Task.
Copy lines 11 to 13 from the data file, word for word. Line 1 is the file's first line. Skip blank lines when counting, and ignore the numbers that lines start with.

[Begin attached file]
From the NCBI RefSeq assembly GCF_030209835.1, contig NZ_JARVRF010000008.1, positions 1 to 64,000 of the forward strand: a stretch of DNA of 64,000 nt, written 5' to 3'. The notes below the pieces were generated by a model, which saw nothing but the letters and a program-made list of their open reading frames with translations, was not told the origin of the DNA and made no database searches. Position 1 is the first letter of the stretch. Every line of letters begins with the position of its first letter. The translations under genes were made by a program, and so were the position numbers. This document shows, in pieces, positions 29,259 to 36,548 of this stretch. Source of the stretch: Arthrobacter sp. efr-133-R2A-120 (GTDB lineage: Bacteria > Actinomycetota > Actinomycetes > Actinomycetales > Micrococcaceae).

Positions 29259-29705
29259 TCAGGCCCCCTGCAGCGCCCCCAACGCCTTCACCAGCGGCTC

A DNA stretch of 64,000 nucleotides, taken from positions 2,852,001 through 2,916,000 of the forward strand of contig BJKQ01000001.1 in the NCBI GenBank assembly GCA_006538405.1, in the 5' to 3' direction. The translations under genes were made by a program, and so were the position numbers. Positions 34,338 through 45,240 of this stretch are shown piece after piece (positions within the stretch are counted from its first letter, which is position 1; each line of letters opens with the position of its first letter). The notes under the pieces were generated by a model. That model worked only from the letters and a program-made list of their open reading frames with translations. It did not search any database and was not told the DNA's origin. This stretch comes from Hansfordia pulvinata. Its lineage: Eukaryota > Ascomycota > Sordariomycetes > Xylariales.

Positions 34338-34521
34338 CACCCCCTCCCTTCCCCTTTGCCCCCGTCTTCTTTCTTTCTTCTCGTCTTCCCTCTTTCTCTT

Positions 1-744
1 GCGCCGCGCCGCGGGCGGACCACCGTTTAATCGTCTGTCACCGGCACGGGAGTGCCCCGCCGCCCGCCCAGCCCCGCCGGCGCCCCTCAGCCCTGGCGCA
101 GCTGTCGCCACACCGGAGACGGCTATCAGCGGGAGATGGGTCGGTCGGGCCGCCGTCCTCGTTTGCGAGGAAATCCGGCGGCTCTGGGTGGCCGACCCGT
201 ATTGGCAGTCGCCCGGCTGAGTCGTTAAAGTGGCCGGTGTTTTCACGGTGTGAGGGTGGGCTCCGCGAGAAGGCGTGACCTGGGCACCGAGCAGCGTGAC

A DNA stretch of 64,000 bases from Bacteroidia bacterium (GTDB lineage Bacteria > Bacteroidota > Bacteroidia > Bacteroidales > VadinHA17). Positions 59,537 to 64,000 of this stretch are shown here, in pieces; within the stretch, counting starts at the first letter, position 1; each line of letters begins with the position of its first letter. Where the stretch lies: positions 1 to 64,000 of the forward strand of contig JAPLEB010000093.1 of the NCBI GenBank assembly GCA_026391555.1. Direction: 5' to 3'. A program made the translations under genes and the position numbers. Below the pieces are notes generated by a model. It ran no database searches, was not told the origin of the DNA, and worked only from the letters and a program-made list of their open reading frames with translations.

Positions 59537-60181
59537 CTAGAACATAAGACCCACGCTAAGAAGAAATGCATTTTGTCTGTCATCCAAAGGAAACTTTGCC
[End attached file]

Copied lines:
A DNA stretch of 64,000 bases from Bacteroidia bacterium (GTDB lineage Bacteria > Bacteroidota > Bacteroidia > Bacteroidales > VadinHA17). Positions 59,537 to 64,000 of this stretch are shown here, in pieces; within the stretch, counting starts at the first letter, position 1; each line of letters begins with the position of its first letter. Where the stretch lies: positions 1 to 64,000 of the forward strand of contig JAPLEB010000093.1 of the NCBI GenBank assembly GCA_026391555.1. Direction: 5' to 3'. A program made the translations under genes and the position numbers. Below the pieces are notes generated by a model. It ran no database searches, was not told the origin of the DNA, and worked only from the letters and a program-made list of their open reading frames with translations.

Positions 59537-60181
59537 CTAGAACATAAGACCCACGCTAAGAAGAAATGCATTTTGTCTGTCATCCAAAGGAAACTTTGCC